Exclusive: Waka Kotahi kept chemical 'overuse' quiet

Source: 1News

1News can reveal the Government’s transport agency, Waka Kotahi, has been aware of “overuse" of chemicals on New Zealand’s highways for at least two years.

Weed spraying in progress sign

An internal project found their chemical use was “relatively high” in 2019 but the agency kept that news to themselves, and repeatedly refused to be interviewed in-person about their spraying programme. The work was only revealed by a formal Official Information Act request.

It comes after a 1News investigation in September, which discovered Waka Kotahi sprays more than 30,000 litres of the controversial weed killer glyphosate across the national highway network every year.

The chemical is classified as safe to use in New Zealand, but is the subject of international debate, and was named a “probable carcinogen” by the World Health Organisation’s International Agency for Research on Cancer in 2015.

It’s unlikely to affect passing motorists, but regulators, scientists and lawyers the world over have long argued over whether it has an impact on regular users - like spraying contractors - and on the environment.

Waka Kotahi says it follows the rules set by our regulators, which allow the chemical to be used widely across the country.

But internal emails obtained by 1News under the Official Information Act (OIA) show Waka Kotahi’s own officials have recommended “immediate action” to cut back.

A memo sent to roading bosses following our initial investigation reveals they identified six key ways to reduce agri-chemicals – including glyphosate – two years ago in 2019.

Waka Kotahi did not disclose that when contacted by 1News earlier this year, and repeatedly refused to be interviewed on camera.

They would not discuss the spraying programme in-person and chose to respond in writing instead. Emails obtained through the OIA now show why.

A notice sent to the executive leadership team at Waka Kotahi in September reveal the agency was concerned about the “framing” of our investigation, which revealed the full extent of their glyphosate spraying programme for the first time.

“The reporter repeatedly requested an interview with someone from Waka Kotahi but we have declined the requests,” the email reads.

“We determined that the story’s negative framing had already been determined.”

The agency sent a statement to 1News instead. But what it did not share, was that officials had been quietly investigating ways to reduce agri-chemical use for years.

An internal Waka Kotahi memo uncovered through the OIA reveals the agency knew its own herbicide use was “relatively high” and believed it was likely to increase.

It outlined six separate areas for “improvement” including changes for contractors, planting and new rules to limit spraying.

The project found spraying contractors needed more direction, and recommended improvements to “consistency and transparency”, saying “over-use of agrichemicals is driven by variable contract interpretation and application”.

Other ideas included “low-growing” plants around marker posts to reduce the need for weed-killer and changes to the equipment that contractors used to limit spraying.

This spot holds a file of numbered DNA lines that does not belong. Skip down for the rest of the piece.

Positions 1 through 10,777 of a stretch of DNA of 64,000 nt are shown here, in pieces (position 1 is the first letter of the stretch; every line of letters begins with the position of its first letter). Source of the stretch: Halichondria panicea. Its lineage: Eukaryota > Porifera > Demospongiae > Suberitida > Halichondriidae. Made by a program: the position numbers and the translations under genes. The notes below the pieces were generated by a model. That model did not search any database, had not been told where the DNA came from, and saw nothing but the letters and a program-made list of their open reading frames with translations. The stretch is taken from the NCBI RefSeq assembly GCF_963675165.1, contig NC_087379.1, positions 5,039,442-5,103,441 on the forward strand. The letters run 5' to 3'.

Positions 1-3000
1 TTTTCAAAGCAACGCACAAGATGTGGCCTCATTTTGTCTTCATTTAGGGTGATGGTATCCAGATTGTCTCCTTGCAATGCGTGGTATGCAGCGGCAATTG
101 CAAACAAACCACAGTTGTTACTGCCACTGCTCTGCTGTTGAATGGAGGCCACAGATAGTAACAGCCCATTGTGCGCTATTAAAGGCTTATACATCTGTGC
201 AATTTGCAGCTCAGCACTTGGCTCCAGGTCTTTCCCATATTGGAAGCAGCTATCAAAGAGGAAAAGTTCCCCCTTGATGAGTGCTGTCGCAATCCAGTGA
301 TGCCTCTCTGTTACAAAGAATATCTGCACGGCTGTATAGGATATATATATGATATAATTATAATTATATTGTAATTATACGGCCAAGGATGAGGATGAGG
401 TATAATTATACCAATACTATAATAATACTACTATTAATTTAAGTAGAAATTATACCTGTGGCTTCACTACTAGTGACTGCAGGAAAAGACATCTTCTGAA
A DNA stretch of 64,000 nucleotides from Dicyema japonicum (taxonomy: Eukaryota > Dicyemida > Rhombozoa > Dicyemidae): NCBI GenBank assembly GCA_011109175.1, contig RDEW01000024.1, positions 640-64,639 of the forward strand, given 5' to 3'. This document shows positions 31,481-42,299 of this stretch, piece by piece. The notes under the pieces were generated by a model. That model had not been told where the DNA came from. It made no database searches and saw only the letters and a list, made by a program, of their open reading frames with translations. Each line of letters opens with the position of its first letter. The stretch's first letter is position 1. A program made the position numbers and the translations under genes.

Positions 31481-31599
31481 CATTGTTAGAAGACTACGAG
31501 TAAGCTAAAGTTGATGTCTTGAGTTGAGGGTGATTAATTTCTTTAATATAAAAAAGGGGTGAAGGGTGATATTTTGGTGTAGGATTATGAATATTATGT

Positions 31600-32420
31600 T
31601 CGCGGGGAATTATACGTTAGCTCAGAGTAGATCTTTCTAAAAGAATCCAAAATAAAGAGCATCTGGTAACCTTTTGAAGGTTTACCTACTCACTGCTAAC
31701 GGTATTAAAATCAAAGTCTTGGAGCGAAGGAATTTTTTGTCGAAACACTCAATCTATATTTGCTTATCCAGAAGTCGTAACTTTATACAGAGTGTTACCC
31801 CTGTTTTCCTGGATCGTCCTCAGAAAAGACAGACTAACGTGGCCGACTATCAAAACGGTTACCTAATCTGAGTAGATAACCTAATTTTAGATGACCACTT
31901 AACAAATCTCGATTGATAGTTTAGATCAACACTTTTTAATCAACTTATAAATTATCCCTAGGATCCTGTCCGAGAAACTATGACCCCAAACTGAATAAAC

It’s a move that’s been supported by Ian Shaw, a professor of toxicology at the University of Canterbury.

“That's what they're doing, that's good - I wish they'd just tell you that, and show us exactly how they're doing this,” he said.

“I feel very strongly that glyphosate is a very useful herbicide, and New Zealand and many other countries in the world simply couldn't do without it, but we don't need to use it willy-nilly.

“By pulling back and using less of it, we reduce two things; we reduce the impact on the environment, which is crucially important, and secondly we reduce human harm because of the people actually applying it.”

Experts say the situation is an example of a Government agency trying to control the narrative through “one-sided communication”.

James Hollings, the associate professor of journalism at Massey University, said it was important for public agencies to allow interviews.

“Communication managers are increasingly, I would argue, and I think journalists would agree with me, controlling the media messaging - and totally controlling the media messaging - by exactly the example we've seen here, by refusing interviews,” he said.

“If there is a good reason for using glyphosate then they should be prepared to debate it publicly, and stand up for it.”

Media commentator Gavin Ellis agreed, saying it was important to conduct interviews in-person to allow “interrogation” of public officials, as this would typically allow more information to be gathered for the public.

“It's not for agencies of the Government to determine when they will or will not speak to reporters simply on the basis of what they think the reporter might be going to do,” he said.

“These people seem to forget who employs them - they're not employed by some Ministry, they're employed by the people of New Zealand and we have a right as their employers, as their ultimate employers, to information that is in the public interest.”

In a response this week Waka Kotahi claimed it did respond fairly, saying it provided “detailed responses to previous questions in writing”, as well as “a significant amount of background information and correspondence”.

They added that while glyphosate is classified as safe here, they acknowledge it does have "environmental and health impacts" like "all chemical herbicides", and the agency is seeking to cut back where possible. It also stressed that it took measures to keep its contractors safe.

A spokesperson claimed trials on alternative options for spraying will begin this summer, with an implementation plan expected by mid-2022.

Their comments were made through a written statement – the agency declining to be interviewed, yet again.